Preterm premature rupture of the fetal membranes (PPROM) is a major cause of maternal morbidity and premature birth. Studies conducted during the current period of support revealed that polymorphisms in genes encoding matrix metalloproteinases (MMPs) contribute to risk of unscheduled membrane rupture. We now propose to 1) determine whether variants in genes encoding proteins involved in collagen synthesis and posttranslational modification, including the SERPINH1 gene, which encodes a chaperone that regulates collagen synthesis, and the lysyl oxidase (LOX) gene family which catalyze collagen cross- linking, confer risk of PPROM. The hypotheses to be tested are that: 1) the 656 T allele of the SERPINH1 gene is an ethnic-selective factor contributing to preterm birth in African-Americans;2) a 12 bp deletion adjacent to the 656 T SNP opposes the adverse effect of the 656 T allele on PPROM;3) the 12 bp deletion increases SERPINH1 promoter activity mitigating the effect of the 656 T allele;4) collagen synthesis is reduced in amnion fibroblasts carrying the 656 T allele, but not the 656 T allele in the presence of the 12 bp deletion;5) the fibrillar collagen content of the amnion is reduced in carriers of the 656 T allele, but not when the 12 bp deletion is present;6) the 656 T allele dose is correlated with amnion fibroblast collagen synthesis and amnion collagen content, as well as risk of PPROM;7) that functional polymorphisms exist in the LOX gene family that result in altered gene expression or enzymatic activity and are associated with risk of PPROM;and 8) that these variants affect amnion collagen cross-linking. Based on preliminary data, attention will be focused on the LOXL1 gene. A twin-based study of the genetics of preterm birth will be incorporated as a new approach to establish heritability and gene finding. 2) determine if epigenetic factors contribute to expression of PPROM candidate genes. The hypotheses to be tested are: 1) that variation in methylation of CpG islands in the promoters of MMP and collagen synthesis genes regulate gene expression;2) that certain metyhylation marks result in allele-specific transcription;3) that methylation status of amnion PPROM candidate genes varies among individuals;4) that methylation patterns of these genes that influence transcription are associated with risk of PPROM;5) that epigenetic marks modify the impact of genetic variation. This hypothesis will be tested using the MMP1 promoter 930 T/C SNP as an exemplar. The proposed studies represent a synthesis of clinical and laboratory research that will encompass molecular and biochemical analyses that relate to the genetic variants under investigation. These studies will disclose genetic and epigenetic factors that contribute to PPROM including racial/ethnic disparity in preterm birth, allow the identification of women at risk of PPROM, and identify genetic markers predicting PPROM.Preterm premature rupture of the fetal membranes (PPROM) is a major cause of maternal morbidity and premature birth. The proposed studies will determine whether variants or epigenetic factors in genes encoding proteins involved in collagen synthesis confer risk of PPROM.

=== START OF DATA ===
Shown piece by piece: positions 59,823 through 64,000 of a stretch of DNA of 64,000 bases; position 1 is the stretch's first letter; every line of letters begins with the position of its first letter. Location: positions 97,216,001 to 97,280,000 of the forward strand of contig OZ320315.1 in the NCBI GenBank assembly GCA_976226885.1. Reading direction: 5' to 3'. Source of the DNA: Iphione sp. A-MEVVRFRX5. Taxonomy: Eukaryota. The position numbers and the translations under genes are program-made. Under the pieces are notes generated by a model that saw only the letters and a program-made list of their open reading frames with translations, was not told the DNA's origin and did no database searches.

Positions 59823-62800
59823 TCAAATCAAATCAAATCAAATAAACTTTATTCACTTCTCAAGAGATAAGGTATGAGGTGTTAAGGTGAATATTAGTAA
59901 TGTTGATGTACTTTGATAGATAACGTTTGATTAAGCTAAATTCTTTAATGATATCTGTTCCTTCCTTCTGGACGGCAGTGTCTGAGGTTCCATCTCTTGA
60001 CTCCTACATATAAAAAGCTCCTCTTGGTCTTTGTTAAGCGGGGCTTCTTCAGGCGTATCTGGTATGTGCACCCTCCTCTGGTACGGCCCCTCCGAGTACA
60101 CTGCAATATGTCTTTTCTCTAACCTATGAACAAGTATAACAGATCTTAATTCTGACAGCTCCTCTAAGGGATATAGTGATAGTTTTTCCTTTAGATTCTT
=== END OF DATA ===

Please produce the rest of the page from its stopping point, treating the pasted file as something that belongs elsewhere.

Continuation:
National Institute of Health (NIH)
Eunice Kennedy Shriver National Institute of Child Health & Human Development (NICHD)
Research Project (R01)
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Pregnancy and Neonatology Study Section (PN)
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Ilekis, John V
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Virginia Commonwealth University
Obstetrics & Gynecology
Schools of Medicine
United States
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